Author Topic: High-altitude, cold and dry challenge for a decent pie  (Read 328 times)

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Offline c4lin

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High-altitude, cold and dry challenge for a decent pie
« on: October 28, 2013, 09:35:24 PM »
Hey all, my situation is:

- Live in Bogota, Colombia at 8600 ft, way high altitude and dry cold weather (60degrees F)
- Home oven kinda sucks, reaches 580F max.
- Have 2 thin broken stones (could still work)
- Can't find 00 flour here, have to try with all purpose instead. Will be importing some Caputo 00 soon.

I guess that by not having 00 flour, I cannot get your results, but I want to try and have the best possible pizza at home with what I have, Im a perfectionist (like most here? lol). I would like to learn good techniques for the home oven and the weber One Touch with the kettlepizza attachment, specially having the dough on the spot and then figure out the temperature thing in each situation. Thing is I usually use all purpose flour with about 66% hydration, salt and instant dry yeast. I mix dry ingreds, then add water in a Kitchen Aid Mixer in slowest speed possible, let it mix until it starts to stick to the mixer and then stop. I leave it at room temp (68F) for 8-12h or straight to fridge, then fridge for 24h more (at least). What I usually
see is that I don't get much rise (even though it is supposed to proof better at high altitude). I take it out 3h before baking time and preheat oven at full (570-590F -max temp). Recently I increased the IDY % and added lukewarm water, and the rise improved a lot.

Im not happy with the results, I dont know if my thing is the flour, the low rise, the low oven temp, or my pie-stretching method. Should I try with more hydration, less? I have tried Chau's broil method, with dense dough results link: PIZZA I am not getting that shiny crumb you can get, I guess the flour is not good enough? Here is a test from last night in the weber:

As you can see, the dough improved, flavor was good, but I didn't get any leoparding, am I missing something on the dough shaping? should I leave the cornicione thinner?

Thanks in advance everyone, I will really appreciate your advice.


« Last Edit: October 28, 2013, 09:58:03 PM by c4lin »

Offline TXCraig1

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Re: High-altitude, cold and dry challenge for a decent pie
« Reply #1 on: October 28, 2013, 10:15:13 PM »
Carlos, here is pretty much how I do everything that I do:,20479.0.html

A couple initial comments:
- I live at 21 ft and hot humid weather though it will be a little cooler for the next couple months. I have never tried to make pizza at a high elevation. I don't know what changes are necessary. Chau could tell you a lot more about that than I. I suspect that given the lower pressure, you will get more rise. Perhaps you need a little stronger dough to keep the crumb from pulling apart too much. That's just a guess though.
- You don't need 00. In fact, it will probably be a handicap. It does not brown well at lower temperatures. If you think you have trouble getting the top to brown now, wait until you try Caputo. Before I got a WFO, this is how I baked pizza in my BBQ:,9614.0.html I always used AP. 00 did not give good results.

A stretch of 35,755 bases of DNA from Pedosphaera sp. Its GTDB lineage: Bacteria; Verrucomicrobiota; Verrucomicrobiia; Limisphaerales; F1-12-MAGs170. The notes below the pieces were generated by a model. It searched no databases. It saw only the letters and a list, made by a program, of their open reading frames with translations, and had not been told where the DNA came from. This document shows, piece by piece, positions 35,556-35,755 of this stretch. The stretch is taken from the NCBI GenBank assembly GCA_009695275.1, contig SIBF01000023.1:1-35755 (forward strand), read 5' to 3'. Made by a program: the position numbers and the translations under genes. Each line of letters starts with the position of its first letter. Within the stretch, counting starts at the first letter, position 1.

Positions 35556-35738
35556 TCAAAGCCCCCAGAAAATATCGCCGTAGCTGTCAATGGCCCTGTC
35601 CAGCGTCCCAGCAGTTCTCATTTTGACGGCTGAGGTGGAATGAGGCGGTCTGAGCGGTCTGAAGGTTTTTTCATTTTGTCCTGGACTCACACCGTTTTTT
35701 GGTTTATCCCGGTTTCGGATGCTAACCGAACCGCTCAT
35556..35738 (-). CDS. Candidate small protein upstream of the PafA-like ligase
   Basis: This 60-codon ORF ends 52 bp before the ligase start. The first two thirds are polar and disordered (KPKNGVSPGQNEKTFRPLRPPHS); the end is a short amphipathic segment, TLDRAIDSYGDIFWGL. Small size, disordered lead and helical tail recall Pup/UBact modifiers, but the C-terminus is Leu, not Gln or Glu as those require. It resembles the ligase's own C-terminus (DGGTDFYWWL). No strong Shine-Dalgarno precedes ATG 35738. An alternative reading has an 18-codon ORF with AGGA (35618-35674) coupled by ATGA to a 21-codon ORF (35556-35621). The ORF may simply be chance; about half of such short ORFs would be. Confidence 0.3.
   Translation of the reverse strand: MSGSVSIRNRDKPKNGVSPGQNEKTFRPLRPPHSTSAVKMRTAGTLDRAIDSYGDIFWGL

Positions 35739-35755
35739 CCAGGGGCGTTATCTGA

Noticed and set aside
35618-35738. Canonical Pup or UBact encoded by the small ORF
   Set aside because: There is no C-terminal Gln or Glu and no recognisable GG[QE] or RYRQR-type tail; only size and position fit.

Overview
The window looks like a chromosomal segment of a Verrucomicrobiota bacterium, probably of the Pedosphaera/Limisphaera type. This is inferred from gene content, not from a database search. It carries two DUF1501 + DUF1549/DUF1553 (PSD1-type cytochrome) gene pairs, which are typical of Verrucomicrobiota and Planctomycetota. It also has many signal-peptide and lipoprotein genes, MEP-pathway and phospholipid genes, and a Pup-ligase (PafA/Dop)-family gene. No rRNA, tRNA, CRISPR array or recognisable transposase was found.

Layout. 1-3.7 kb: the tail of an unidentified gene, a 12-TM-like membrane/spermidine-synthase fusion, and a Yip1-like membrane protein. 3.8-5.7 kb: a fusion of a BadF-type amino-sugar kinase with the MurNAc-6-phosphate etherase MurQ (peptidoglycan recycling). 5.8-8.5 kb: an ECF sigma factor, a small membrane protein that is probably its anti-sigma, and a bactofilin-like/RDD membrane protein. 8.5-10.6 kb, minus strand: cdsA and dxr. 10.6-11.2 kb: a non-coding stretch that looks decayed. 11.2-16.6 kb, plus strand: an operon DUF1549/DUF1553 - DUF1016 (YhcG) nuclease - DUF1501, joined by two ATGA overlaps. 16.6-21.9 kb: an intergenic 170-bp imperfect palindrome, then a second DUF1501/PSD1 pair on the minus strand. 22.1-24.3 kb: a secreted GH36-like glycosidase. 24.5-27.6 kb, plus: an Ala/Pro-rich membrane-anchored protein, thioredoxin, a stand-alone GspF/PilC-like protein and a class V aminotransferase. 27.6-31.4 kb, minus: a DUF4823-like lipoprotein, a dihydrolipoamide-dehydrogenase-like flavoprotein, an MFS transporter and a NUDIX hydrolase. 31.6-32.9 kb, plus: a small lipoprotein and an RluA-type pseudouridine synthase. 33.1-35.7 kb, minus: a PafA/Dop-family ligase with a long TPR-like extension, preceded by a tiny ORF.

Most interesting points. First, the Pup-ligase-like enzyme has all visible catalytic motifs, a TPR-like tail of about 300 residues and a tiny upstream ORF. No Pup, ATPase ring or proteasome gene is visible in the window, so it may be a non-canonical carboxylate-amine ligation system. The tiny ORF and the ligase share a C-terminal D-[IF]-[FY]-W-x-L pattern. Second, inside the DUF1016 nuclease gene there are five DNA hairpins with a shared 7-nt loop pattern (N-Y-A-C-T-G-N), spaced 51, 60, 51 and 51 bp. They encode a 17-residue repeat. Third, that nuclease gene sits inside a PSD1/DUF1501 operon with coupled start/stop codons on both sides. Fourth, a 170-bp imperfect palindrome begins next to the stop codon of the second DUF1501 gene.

- There are some Kettle pizza threads at that discuss some relatively simple mods. If you have not read them, you should search them out. At a minimum, I think you want to use some sheet metal or something to isolate the dome from the kettle insert. You don't want to have to heat all that air up there. It is going to lose heat really fast without insulation. You will notice how much insulation I needed on my BBQ before I could even begin to get a decent pie. It's hard to appreciate just how hot the air above the pie needs to be (and just how hard it is to get that kind of heat) until you do it.
- Leoparding is going to be tough. There are no two ways about it. It takes such intense top heat - not just convection from the air, but also radiant from the dome and walls. With almost no mass in the dome and walls of the kettle and given that the thin metal loses heat so fast to the exterior environment, it's just not going to be hot enough to radiate the necessary IR. Unless you have a really powerful broiler, Chau's broiler method won't give you much, if any, leoparding. I've not been able to get it in my home oven though I have not tried very hard.
- I don't use cold fermentation. I'm not a fan. I don't think it does anything good for the dough. Unless you need to make dough 3-5 days in advance, I don't see any point.
- I think you might want to go down a little on your hydration. You might try 64% and 62% and see how they compare. I'd also give bread flour a try.
- You have to experiment. The elevation and humidity are not the only differences. Literally everything is different from your situation and mine and anyone else's. Some things matter more than others, but everything matters to some extent, and some things compound others. Some of the things I do may work just as they are for you and others might not work at all. Some may work with adjustments. The bottom line is you have to experiment, tweak, experiment some more, tweak some more, etc... Learning to make great pizza is not easy, but once you figure it out, it is a whole lot easier.

Here is what I'd suggest you try as a starting point:

100% AP flour
64% water
2.8% salt
0.04% IDY* (for a 18C room temp, if your room temp is closer to 21C, decrease this to 0.03%, if it's colder like maybe 16F, increase it to 0.05%)

Take out about 1/4C of the formula water and dissolve the yeast*. In your mixer bowl, dissolve the salt in the rest of the water. Add the yeast solution and mix. Add about 3/4 the flour and mix in. With the mixer running on a slow speed, add the rest of the flour in large spoonfuls - waiting between each until incorporated. When all the flour is in, let it mix for 3-5 minutes until it is homogeneous. It will probably still have a rough look, and will not be smooth.